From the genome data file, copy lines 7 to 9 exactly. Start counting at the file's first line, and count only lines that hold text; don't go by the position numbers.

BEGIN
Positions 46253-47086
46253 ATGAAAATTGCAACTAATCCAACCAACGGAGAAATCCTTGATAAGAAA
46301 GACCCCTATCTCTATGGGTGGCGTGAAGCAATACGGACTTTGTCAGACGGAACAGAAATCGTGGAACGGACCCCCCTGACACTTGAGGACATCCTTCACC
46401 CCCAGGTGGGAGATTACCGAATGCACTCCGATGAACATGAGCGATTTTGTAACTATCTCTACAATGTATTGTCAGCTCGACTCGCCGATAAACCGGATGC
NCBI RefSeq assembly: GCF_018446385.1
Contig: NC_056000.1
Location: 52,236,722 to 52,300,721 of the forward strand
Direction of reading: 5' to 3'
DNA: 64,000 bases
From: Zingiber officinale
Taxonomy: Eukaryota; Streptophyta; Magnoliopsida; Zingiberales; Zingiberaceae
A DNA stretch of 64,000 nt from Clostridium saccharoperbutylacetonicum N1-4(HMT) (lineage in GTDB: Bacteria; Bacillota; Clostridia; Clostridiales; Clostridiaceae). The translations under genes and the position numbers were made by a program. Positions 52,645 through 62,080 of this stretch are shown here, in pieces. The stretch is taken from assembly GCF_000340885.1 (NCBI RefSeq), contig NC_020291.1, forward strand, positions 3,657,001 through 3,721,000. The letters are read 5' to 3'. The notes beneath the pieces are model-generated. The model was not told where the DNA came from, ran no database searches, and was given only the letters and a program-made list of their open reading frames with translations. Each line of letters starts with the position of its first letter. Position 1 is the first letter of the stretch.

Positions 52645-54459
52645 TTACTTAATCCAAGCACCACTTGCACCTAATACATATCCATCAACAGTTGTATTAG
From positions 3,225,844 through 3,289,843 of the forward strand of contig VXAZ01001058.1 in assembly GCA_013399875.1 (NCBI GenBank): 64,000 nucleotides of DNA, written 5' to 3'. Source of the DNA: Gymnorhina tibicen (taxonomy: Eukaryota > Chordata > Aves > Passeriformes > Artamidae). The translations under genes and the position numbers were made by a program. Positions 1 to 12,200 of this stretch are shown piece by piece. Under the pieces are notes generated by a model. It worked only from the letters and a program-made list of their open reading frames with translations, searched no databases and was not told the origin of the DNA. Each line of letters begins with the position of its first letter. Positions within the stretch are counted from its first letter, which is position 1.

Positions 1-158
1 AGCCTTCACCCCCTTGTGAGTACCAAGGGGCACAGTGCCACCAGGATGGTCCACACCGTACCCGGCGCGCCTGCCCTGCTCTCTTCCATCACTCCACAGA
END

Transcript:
Location: 52,236,722 to 52,300,721 of the forward strand
Direction of reading: 5' to 3'
DNA: 64,000 bases